Review: ‘Avengers & Champions: Worlds Collide’

Avengers & Champions: Worlds Collide Writer: Mark Waid Artists: Humberto Ramos, Jesus Saiz, Victor Olazaba and others Marvel Entertainment; $17.99 Rated T+ for teens 13 and up When writer Mark Waid took over the main Avengers title in 2015, the conceit for his All-New, All-Different Avengers was a team line-up neatly divided between adult heroes […]

Avengers & Champions Worlds Collide

Avengers & Champions: Worlds Collide
Writer: Mark Waid
Artists: Humberto Ramos, Jesus Saiz, Victor Olazaba and others
Marvel Entertainment; $17.99
Rated T+ for teens 13 and up

When writer Mark Waid took over the main Avengers title in 2015, the conceit for his All-New, All-Different Avengers was a team line-up neatly divided between adult heroes Iron Man, Thor, Captain America Sam Wilson, and The Vision, and teen heroes Ms. Marvel, Nova, and Spider-Man Miles Morales. One generation actively training the next was built into the book, but in the ever-chaotic shared setting of the Marvel Universe (and perhaps the even more chaotic behind-the-scenes world of Marvel Entertainment), that status quo didn’t last too long. After about a dozen issues, the kids spun off into their own book, forming an all-new, all-teen team calling themselves The Champions, while the adults added a few more characters for a relaunched Avengers book.

Waid wrote both Champions and Avengers, so it was not only natural, but perhaps even inevitable that they would reunite in a crossover story arc. That’s what’s collected in Worlds Collide: Three issues of each series, alternating back and forth.

The specific threat that brings the heroes back together is a sort of apocalypse of the day, a huge meteor headed straight for Kentucky with enough force to take out a hemisphere. The villain behind the meteor strike, which turns out to be the opening salvo of super-science plot to destroy two worlds—the title of the crossover story is to be taken quite literally—is The High Evolutionary, an old Stan Lee and Jack Kirby creation who is basically the superhero comics answer to Doctor Moreau.

He has long ruled Counter-Earth, a planet on the other side of the sun, which he has populated with animal/human hybrids called Ani-Men. He’s worked out a way to destroy the worlds, and it’s some pretty clever comics writing on the part of Waid, who uses real science to tease out the plot specifics and answer the questions that no doubt arise in readers’ heads when presented with facts so fantastic that they make the suspension of disbelief difficult.

While the threat requires two superhero teams to meet it, the Avengers (whose ranks now include Hercules, Spider-Man Peter Parker, and The Wasp Nadia Van Dyne) and the Champions (which also includes The Totally Awesome Hulk Amadeus Cho, the time-lost teenager Cyclops, and Viv Vision, the android “daughter” of The Vision) don’t get along too terribly well. Heroes who pull together in order to save the day but aren’t exactly chummy is, of course, a longtime hallmark of Marvel Comics, but here Waid keeps the tension thematically focused on a single point—the Champions chafe at being treated like kids by the Avengers, despite the fact that they are, you know, actually kids.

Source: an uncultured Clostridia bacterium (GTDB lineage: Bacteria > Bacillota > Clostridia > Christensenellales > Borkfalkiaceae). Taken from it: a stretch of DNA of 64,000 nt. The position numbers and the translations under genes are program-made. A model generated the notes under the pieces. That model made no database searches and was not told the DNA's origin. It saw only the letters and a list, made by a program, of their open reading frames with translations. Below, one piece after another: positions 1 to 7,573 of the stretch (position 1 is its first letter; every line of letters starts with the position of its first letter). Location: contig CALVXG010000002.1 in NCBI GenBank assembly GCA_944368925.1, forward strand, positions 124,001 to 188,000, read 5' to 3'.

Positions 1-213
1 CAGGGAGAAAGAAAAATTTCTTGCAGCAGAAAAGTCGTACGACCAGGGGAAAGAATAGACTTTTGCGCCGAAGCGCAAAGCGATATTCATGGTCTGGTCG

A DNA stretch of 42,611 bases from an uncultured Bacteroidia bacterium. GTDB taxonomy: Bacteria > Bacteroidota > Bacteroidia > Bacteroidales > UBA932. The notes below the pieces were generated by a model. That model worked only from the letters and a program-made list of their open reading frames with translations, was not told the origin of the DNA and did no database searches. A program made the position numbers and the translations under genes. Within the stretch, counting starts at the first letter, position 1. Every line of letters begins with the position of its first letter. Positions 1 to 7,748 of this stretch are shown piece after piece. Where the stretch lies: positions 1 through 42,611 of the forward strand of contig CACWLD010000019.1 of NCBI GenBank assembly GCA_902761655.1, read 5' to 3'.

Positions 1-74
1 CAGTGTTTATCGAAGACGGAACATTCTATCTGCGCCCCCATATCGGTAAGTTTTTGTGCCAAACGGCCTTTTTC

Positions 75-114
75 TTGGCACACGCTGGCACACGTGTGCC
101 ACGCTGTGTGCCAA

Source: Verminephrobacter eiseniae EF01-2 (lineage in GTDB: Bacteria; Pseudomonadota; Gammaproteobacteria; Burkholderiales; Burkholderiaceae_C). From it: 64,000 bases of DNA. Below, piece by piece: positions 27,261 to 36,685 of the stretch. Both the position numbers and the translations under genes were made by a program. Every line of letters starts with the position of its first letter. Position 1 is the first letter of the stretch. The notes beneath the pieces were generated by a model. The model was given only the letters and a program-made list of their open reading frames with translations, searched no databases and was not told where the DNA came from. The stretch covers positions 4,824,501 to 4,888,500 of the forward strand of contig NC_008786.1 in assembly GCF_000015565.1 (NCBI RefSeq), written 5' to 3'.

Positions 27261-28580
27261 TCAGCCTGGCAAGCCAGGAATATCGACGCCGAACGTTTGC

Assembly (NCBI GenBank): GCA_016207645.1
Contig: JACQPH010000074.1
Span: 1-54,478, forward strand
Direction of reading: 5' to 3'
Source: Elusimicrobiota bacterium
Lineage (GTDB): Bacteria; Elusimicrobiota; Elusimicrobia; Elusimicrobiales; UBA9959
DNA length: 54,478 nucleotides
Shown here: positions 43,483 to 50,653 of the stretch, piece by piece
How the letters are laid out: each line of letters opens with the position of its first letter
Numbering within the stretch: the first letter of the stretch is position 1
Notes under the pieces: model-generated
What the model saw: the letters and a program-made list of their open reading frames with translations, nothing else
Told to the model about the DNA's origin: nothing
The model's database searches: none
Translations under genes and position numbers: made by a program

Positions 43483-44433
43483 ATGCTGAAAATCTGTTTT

While there are a dozen superheroes involved, the characters who get the most attention are The Vision and Viv, whose strained father/daughter relationship is emblematic of the tensions between the two teams, only much more intense. Throughout, The Vision acts like a particularly aggressive and vindictive jerk, and its only gradually revealed why he’s being so controlling over his daughter; the climax hinges on her actions, and, in expected serial comics fashion, sets up a weird, unexpected cliffhanger that will be explored elsewhere later.

Despite that, Worlds Collide works quite well as a standalone read; it’s a complete story and thus a satisfying read, whether this is one’s first, second, eighteenth, or eightieth Avengers story arc. The art is, unfortunately, fairly scattershot. Because the story ran through alternating issues of two titles, the art changes every 20 pages or so, with the Champions art team of Humberto Ramos and Victor Olazaba drawing every other issue. The three Avengers issues have two different art teams; Jesus Saiz draws two of the three, while Javier Pina and Paco Diaz draw the other. The end result? Three extremely different art styles, changing frequently.

It’s all quite readable, of course, and there are only a very few visual continuity glitches, but it is certainly more difficult than it should be to get lost in the world of Worlds Collide, since too little care was taken to make a consistent-feeling story.

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